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Why Zynga Is Down 11.5% So Far in 2018

Keith Noonan, The Motley Fool

What happened

Shares of Zynga (NASDAQ: ZNGA) are down roughly 11% in 2018, reversing some of the gains that they recorded in 2017. Last year saw Zynga stock climb 55.6% as the video game publisher showed signs of a successful turnaround, but it looks like the market is taking a more cautious approach in light of pullbacks for the broader market and stocks in the video game industry.

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While Zynga stock is now down double digits this year, the company has posted solid earnings results in the same period. It's also made some promising deals and announced upcoming projects that investors will want to keep an eye on.

A young girl staring at a mobile phone.

Image source: Getty Images.

So what

Zynga sold off in October, corresponding with a pullback for the broader market that represented the biggest percentage-based declines for major U.S. indexes since February 2009. Zynga is a growth-dependent tech stock backed by an uncertain comeback story, so its recent declines make sense in the context of the market's pullback. 

Despite recent sell-offs, Zynga's business performance, acquisition moves, and a big new partnership in 2018 suggest that progress continues to be made on the company's turnaround effort. Shares gained ground in May following better-than-expected first-quarter earnings and news that the company had acquired game-development studio Gram Games for $250 million. In August, Zynga revealed that it had signed a deal with Disney to create a free-to-play mobile game built around the Star Wars license -- a project that has the potential to be a big performance-driver for the video game company.

Zynga reported third-quarter results at the end of October, with sales for the period up 4% year over year to $233.2 million and bookings up 17% year over year to $248.9 million. Per-share earnings for the period came in at $0.01, down from earnings per share of $0.02 in the prior-year period due to rising research and development expenses and increases for marketing and general-and-administrative spending. 

Zynga used to be the top publisher in the casual gaming space, but it got caught flatfooted as video games moved away from browser-based platforms like Facebook in favor of app-based downloads on mobile. After years of struggling to introduce new hit games and failing to combat the decline of formerly blockbuster properties like FarmVille, the company has been focusing on getting the most of out of evergreen franchises like Zynga Poker, Words with Friends, and CSR Racing 2 by keeping them alive with updates. This new focus has meant that Zynga is spending less on developing new titles, and it appears to have the company on track to return to regular profitability in the near term, but it will still have to find success launching new titles.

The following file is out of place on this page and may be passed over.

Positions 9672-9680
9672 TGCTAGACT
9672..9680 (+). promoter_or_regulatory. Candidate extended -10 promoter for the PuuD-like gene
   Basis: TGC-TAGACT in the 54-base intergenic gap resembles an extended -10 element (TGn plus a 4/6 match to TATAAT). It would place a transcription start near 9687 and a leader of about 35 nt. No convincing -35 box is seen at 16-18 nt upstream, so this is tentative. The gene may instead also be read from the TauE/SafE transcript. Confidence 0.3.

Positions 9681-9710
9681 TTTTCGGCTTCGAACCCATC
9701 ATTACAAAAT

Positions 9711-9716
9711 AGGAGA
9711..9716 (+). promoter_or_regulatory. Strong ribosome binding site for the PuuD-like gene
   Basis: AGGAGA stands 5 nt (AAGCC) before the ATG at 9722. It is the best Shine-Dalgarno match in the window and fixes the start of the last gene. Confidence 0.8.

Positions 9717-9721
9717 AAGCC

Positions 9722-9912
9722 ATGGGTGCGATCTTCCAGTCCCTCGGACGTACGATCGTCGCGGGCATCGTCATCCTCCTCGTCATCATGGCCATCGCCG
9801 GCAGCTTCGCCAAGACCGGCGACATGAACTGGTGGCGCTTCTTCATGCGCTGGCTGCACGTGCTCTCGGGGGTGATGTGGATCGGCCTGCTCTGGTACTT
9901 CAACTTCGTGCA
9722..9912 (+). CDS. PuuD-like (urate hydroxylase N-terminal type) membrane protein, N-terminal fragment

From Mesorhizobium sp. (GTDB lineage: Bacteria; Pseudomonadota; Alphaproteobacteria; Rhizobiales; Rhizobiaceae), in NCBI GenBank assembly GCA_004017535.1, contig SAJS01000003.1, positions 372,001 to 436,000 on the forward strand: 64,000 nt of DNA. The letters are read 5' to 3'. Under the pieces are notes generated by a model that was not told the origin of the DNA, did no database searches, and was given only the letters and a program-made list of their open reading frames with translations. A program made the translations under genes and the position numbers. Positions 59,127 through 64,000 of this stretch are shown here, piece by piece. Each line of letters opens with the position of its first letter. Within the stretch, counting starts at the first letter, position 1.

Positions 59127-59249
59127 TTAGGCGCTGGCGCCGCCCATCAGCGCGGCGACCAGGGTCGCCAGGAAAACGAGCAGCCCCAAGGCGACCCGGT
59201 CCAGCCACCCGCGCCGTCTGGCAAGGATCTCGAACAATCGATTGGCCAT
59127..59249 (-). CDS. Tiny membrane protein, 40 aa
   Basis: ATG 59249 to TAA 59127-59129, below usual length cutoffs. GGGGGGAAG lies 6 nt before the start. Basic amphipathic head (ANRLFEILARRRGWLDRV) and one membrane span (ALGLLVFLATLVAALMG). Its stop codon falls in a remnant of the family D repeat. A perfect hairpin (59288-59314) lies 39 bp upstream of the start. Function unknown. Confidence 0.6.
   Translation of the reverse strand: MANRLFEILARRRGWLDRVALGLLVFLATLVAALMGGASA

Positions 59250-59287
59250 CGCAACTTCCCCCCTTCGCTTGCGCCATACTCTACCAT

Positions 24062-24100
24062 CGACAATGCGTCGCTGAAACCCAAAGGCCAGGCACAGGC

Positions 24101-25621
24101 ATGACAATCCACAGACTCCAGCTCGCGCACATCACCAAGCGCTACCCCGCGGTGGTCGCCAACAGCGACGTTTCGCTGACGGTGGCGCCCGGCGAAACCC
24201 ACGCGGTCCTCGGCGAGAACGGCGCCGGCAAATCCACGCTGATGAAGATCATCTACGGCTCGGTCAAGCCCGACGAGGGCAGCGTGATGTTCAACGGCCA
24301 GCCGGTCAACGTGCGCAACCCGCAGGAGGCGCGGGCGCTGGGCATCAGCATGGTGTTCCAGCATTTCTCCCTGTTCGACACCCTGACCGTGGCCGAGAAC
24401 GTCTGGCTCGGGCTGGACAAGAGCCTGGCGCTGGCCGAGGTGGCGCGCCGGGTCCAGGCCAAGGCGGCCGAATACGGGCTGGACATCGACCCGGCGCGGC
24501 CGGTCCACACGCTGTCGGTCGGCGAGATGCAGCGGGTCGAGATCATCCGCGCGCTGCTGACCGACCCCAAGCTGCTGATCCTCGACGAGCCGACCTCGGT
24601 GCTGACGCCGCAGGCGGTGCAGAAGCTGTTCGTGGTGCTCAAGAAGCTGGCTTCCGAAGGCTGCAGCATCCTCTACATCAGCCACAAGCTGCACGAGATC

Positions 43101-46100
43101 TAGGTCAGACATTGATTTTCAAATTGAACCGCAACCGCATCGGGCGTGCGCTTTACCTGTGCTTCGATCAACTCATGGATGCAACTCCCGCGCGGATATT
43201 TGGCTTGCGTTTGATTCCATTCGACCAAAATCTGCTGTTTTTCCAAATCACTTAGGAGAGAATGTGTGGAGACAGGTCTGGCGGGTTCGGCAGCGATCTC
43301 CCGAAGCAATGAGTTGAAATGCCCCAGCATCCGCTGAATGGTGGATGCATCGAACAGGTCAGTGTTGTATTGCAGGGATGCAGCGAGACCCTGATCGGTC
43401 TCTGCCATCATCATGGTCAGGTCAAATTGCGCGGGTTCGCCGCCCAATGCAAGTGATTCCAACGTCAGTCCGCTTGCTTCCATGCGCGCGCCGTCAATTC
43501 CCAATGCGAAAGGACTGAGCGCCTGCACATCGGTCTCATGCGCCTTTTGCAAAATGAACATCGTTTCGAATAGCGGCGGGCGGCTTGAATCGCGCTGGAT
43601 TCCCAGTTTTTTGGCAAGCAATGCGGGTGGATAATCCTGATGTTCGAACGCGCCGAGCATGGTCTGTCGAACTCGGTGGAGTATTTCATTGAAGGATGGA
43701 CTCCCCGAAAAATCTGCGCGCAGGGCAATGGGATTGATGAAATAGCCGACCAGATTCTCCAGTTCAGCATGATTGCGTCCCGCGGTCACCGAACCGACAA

Now what

The mobile games market is crowded, and while big titles can be hugely profitable, it can also be difficult to get products to stand out from the crowd. Partnerships with companies like Disney can be very helpful in that regard because big brands like Star Wars will help establish a baseline audience. There are also reports suggesting that Zynga has been approached about a potential buyout, so it's possible that the company could be put to work on another video game or media company's properties in the not too distant future.

For the fourth quarter, Zynga is guiding for revenue of $235 million and bookings of $250 million, representing 0.7% and 11.7% year-over-year growth, respectively. Management expects net income for the December quarter to come in at -$2 million down from $12.9 million in the prior-year period, while adjusted EBITDA is projected to arrive at $35 million -- down from $46.5 million in 2017's fourth quarter. Declining profitability isn't surprising given that the company appears to be ramping up development on new titles.

With big sell-offs for industry leaders like Activision Blizzard and Electronic Arts, investors seem to be questioning whether the overall video game industry can maintain momentum. Much of the industry's growth over the last decade has stemmed from the rise of in-game purchases, and Zynga's free-to-play mobile games are almost entirely dependent on this model. The industry's overall outlook remains promising, but stock performance for gaming's major players does reflect some new uncertainty about whether game makers will be able to continue to get players to increase their spending.  

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Keith Noonan owns shares of Activision Blizzard and Walt Disney. The Motley Fool owns shares of and recommends Activision Blizzard, Facebook, and Walt Disney. The Motley Fool has the following options: short November 2018 $155 calls on Facebook and long November 2018 $135 puts on Facebook. The Motley Fool recommends Electronic Arts. The Motley Fool has a disclosure policy.